British Secretary of State for Foreign and Commonwealth Affairs, Boris Johnson, in an interview with BBC Radio on Monday admitted that the removal of Libya’s strongman Colonel Muammar Gadhafi from power has been a tragedy for Libyans.
According to the British Top Diplomat, the killing of Gadhafi in 2011 has plunged the North African oil-rich nation into a ruinous civil war as two governments vie for power and multiple violent extremists compete for influence and a slice of the country’s dwindling oil wealth.
Johnson who explained the position of the United Kingdom and the role it played during the 2011 uprising in Libya with the North Atlantic Treaty Organization (NATO) Forces, said “we were way over-optimistic about Libya’s future.”
Six year after Mohammar Gadhafi was ignominiously pulled from a drainage pipe and executed, Libya is still fighting for peace and stability.
“There’s been a complete breakdown of government authority – Libya is not in a state of civil war – it would be more accurate to describe it as in a state of anarchy. There is no government authority that runs the country and there are large parts of it where there is no government at all,” Johnson lamented.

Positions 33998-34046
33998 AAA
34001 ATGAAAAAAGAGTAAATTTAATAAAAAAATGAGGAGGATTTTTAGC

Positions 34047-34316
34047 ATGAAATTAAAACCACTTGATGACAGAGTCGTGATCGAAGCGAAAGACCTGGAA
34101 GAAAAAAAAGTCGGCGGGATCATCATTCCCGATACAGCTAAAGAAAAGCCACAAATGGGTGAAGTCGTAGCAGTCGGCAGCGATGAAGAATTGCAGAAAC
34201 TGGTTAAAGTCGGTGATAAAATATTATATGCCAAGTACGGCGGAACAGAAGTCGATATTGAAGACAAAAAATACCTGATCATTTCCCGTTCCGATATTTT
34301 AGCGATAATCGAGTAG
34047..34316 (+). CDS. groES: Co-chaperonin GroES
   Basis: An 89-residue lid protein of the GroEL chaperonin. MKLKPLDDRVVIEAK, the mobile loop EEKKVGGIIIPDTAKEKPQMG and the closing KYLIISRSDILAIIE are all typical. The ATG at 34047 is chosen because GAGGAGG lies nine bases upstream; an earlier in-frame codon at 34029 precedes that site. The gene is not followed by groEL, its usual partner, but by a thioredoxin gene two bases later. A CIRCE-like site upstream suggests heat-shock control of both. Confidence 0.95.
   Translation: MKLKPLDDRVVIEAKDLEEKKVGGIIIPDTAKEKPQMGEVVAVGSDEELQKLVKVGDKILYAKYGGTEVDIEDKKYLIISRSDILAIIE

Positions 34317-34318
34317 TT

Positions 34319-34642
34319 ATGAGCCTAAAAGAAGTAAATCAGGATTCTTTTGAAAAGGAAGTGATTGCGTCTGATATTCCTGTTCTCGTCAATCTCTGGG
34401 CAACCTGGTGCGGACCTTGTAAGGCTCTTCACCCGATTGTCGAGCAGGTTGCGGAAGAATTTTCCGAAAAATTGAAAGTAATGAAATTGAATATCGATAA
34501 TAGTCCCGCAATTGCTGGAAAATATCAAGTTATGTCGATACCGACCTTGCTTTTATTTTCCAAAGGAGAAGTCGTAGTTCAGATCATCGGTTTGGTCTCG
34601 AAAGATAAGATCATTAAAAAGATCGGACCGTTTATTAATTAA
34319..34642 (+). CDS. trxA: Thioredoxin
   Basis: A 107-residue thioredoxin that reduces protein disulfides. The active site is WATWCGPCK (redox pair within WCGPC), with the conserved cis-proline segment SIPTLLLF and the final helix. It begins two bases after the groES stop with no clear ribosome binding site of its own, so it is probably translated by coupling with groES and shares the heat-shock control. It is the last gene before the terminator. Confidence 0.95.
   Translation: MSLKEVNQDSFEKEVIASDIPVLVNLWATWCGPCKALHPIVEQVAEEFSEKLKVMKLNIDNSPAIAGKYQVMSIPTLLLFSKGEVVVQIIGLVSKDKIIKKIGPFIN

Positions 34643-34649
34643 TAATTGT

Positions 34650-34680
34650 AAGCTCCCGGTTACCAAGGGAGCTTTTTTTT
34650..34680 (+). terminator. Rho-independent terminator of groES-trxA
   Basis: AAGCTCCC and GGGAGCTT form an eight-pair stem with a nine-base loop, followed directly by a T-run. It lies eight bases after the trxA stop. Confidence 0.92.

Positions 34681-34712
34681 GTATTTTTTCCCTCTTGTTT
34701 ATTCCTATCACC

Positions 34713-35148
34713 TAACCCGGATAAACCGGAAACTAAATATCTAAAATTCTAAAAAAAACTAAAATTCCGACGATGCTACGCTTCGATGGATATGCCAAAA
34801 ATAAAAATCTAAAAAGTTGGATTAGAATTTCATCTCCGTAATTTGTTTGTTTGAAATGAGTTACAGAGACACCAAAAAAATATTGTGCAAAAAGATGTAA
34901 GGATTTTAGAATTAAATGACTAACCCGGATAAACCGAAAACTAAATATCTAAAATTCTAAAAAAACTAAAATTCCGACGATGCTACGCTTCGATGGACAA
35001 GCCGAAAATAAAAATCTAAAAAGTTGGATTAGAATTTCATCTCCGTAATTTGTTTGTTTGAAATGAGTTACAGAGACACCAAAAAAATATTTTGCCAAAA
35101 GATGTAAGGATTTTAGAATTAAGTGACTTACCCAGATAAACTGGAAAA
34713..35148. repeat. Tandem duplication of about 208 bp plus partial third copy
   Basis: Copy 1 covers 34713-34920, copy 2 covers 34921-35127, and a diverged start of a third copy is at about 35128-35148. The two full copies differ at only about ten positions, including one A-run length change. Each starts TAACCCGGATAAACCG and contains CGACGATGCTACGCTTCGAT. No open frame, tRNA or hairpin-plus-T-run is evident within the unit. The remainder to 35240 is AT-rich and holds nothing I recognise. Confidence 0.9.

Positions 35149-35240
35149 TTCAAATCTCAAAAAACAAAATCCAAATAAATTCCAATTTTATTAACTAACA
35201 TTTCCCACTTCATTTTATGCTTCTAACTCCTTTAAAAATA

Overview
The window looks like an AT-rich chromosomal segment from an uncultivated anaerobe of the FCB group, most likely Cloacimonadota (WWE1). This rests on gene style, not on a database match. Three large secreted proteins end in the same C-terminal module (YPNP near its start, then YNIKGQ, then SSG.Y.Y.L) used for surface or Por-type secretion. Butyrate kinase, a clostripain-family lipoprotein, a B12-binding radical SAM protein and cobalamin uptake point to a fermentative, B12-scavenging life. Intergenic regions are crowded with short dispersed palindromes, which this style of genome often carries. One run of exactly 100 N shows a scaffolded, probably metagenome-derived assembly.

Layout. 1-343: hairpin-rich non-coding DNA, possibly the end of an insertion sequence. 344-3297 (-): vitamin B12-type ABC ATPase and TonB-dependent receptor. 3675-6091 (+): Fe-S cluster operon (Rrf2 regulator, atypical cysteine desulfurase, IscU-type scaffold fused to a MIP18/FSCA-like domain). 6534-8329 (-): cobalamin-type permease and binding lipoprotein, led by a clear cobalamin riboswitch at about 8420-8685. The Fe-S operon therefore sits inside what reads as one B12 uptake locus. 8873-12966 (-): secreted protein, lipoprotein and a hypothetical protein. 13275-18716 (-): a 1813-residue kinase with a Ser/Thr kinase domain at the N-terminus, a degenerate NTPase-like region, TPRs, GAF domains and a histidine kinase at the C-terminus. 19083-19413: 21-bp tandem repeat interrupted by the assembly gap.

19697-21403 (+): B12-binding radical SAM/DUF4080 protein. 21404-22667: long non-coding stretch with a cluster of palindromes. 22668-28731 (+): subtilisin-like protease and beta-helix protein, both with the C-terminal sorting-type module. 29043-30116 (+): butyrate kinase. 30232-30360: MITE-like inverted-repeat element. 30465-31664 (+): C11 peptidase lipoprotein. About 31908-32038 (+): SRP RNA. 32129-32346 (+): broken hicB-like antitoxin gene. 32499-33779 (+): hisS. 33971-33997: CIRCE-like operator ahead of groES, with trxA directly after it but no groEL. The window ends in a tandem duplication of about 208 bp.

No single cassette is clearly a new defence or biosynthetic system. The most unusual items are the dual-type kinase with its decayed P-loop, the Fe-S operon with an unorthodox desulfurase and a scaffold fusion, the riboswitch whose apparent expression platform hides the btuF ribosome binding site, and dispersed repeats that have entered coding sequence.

A year ago, US former President Barack Obama also conceded that the intervention in Libya “didn’t work” and that it was his “worst mistake” as a president.
French President Emmanuel Macron last month convened talks between heads of rival factions, Prime Minister of the Government of National Accord, Faiez Serraj, and Field Marshall Khalifa Haftar, who is at the command of the self-proclaimed Libyan National Army, in an attempt to bring back political stability to the conflict-ravaged country.